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German Court Rules Google Must Remove Autocomplete Entries If Defamatory

   
1:01 pm on May 15, 2013 (gmt 0)

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Google Inc. must respect requests to remove autocomplete entries from its search bar in Germany if they are defamatory, a German court ruled Tuesday.German Court Rules Google Must Remove Autocomplete Entries If Defamatory [washingtonpost.com]
Google expressed surprise and disappointment at the decision, noting that the autocomplete function merely reflects what other users have searched for.

The company noted that the court hadnít ordered Google to turn off the autocomplete function or to vet all results in advance. Instead, Google has to ensure that defamatory results are checked, and if necessary removed, as soon as they have been brought to its attention, the court said.
7:23 pm on May 15, 2013 (gmt 0)

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"Gosh! I had no idea there was information about {name of famous person} + {despicable act beginning with same letter as famous person's home town}. There must be something in it; let me see for myself."

Excluding auto-suggestions strikes me as a perfectly reasonable compromise. It's like saying "There's a rumor that such-and-such." True or not-- If there wasn't a rumor before, there is now.

Hm. Food for thought. If autocomplete were sorted by number of results, rather than number of searches, wouldn't that also make it more useful?
7:35 pm on May 15, 2013 (gmt 0)

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Actually some german tabloids have fabricated stories purely out of Google Auto Suggest:

There is a german watchblog that has documented some of the cases, for example this story about a minor german celebrity:
[topfvollgold.de...]

"Alcohol shock - Who can help him now".

The story turns out to be that the first suggestions on Google have to do with alcohol and alcohol abuse - meaning there must be something to it when so many people are searching for "celebrity name + alocolism"
7:59 pm on May 15, 2013 (gmt 0)

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I never liked the auto complete, I would rather have my own typing's shown
8:48 pm on May 15, 2013 (gmt 0)

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It often has its uses and can easily be overridden anyway.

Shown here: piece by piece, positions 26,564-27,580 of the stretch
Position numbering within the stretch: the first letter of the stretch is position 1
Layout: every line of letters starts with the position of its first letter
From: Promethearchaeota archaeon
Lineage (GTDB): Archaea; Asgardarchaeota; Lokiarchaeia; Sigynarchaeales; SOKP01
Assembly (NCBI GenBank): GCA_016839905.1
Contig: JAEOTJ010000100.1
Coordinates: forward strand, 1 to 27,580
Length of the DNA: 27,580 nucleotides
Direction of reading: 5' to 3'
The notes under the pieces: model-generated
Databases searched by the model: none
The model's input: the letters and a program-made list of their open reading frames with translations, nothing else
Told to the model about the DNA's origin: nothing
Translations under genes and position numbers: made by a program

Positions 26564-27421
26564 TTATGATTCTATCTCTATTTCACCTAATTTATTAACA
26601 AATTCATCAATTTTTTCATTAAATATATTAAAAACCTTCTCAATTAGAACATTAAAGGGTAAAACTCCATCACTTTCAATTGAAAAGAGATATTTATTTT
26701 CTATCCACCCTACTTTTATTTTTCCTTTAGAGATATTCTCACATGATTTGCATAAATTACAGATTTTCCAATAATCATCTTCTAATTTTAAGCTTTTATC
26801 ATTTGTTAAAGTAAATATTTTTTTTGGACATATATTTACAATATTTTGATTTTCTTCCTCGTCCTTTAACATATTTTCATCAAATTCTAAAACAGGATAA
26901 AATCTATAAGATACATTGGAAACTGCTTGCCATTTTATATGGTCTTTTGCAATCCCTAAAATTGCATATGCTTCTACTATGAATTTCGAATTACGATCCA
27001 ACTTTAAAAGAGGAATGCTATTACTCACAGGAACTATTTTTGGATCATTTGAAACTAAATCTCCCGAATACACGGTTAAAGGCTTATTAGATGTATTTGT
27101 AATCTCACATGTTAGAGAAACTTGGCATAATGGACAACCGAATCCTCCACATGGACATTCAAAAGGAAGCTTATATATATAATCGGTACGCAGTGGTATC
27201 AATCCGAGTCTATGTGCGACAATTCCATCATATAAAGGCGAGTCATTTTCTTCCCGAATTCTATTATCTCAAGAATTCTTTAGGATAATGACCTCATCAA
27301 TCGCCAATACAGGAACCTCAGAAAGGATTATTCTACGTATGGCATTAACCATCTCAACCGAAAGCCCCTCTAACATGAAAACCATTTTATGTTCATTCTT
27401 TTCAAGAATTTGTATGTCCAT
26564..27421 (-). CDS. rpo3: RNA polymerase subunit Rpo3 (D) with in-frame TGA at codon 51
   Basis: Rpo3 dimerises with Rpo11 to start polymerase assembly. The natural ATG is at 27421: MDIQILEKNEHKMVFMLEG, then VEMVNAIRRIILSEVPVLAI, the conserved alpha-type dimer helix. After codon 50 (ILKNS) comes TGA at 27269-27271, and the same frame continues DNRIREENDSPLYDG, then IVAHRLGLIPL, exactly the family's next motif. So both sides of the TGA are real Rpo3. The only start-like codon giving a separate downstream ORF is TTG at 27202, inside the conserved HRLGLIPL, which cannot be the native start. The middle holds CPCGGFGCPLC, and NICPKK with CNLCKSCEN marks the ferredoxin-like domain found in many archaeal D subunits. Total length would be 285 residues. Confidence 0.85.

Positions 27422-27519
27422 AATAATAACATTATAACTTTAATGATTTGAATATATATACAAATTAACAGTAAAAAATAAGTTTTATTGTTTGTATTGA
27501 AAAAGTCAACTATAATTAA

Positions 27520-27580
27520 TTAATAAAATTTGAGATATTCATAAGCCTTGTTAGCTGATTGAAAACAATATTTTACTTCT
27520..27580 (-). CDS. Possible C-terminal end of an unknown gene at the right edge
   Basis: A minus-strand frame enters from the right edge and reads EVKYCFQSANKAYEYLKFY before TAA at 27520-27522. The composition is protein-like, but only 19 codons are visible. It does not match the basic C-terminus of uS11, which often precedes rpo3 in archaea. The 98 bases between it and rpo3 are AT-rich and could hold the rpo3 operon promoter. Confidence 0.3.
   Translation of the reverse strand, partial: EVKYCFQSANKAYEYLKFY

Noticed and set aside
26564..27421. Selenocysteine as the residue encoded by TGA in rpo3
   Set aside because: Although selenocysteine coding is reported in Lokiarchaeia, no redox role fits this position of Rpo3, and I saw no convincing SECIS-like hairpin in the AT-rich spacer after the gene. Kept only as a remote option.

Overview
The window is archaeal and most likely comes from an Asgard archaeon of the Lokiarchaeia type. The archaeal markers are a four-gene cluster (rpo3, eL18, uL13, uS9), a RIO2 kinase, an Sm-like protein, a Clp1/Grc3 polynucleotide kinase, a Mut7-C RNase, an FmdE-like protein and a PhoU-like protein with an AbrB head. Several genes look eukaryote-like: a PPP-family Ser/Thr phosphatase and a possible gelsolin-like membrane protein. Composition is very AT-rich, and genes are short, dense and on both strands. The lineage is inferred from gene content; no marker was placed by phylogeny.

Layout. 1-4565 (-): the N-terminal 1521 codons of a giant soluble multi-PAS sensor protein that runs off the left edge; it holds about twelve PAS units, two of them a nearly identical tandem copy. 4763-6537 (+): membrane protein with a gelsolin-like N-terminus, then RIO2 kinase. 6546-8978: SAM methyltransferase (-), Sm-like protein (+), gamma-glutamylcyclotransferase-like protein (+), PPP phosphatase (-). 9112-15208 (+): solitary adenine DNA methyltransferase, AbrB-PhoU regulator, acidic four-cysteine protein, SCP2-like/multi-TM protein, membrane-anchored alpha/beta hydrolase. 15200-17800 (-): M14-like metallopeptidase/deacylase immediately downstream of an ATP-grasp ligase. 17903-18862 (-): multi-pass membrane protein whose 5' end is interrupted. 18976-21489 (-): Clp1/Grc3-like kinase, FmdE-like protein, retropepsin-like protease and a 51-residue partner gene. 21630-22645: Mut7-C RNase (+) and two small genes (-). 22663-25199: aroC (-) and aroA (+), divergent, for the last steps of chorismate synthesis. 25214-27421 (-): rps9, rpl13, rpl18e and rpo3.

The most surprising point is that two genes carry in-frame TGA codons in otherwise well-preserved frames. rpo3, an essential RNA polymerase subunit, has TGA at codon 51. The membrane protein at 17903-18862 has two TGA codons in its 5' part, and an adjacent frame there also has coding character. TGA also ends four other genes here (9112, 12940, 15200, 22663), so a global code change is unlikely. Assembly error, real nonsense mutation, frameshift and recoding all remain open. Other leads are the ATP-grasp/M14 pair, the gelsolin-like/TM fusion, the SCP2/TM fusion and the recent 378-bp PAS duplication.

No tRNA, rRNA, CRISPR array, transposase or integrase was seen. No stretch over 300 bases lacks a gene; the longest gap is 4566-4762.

10:54 pm on May 15, 2013 (gmt 0)



But will google comply? I seem to remember numerous examples of courts ordering personal names to be removed and it just not happening.
12:21 am on May 16, 2013 (gmt 0)

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goog says, that the autocomplete results only reflect the number of searches.

but one can expect many searchers primarily react on the given search suggestions (as that's their purpose) and search for them partly out of pure curiosity. so actually it's a self-reinforcing process that often leads to all kinds of unexpected and erroneous results appearing in the suggestions.

although this maybe wasn't exactly the point the court has made, considering the above i tend to support this ruling.

[edited by: moTi at 12:25 am (utc) on May 16, 2013]

12:25 am on May 16, 2013 (gmt 0)

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It often has its uses


Not for me.

and can easily be overridden anyway.


Without signing in to Google first?
1:04 am on May 16, 2013 (gmt 0)

WebmasterWorld Senior Member lucy24 is a WebmasterWorld Top Contributor of All Time Top Contributors Of The Month



Without signing in to Google first?

Uhm, sure. You just need to find the search prefs-- which are increasingly hard to locate. I'm glad I put Advanced Search on my bookmarks bar years ago; I doubt I'd be able to find it today. Especially if I didn't already know it existed.
4:11 am on May 16, 2013 (gmt 0)

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It's a crying shame that "isDefamatory();" isn't a program function that anybody could possibly ever create.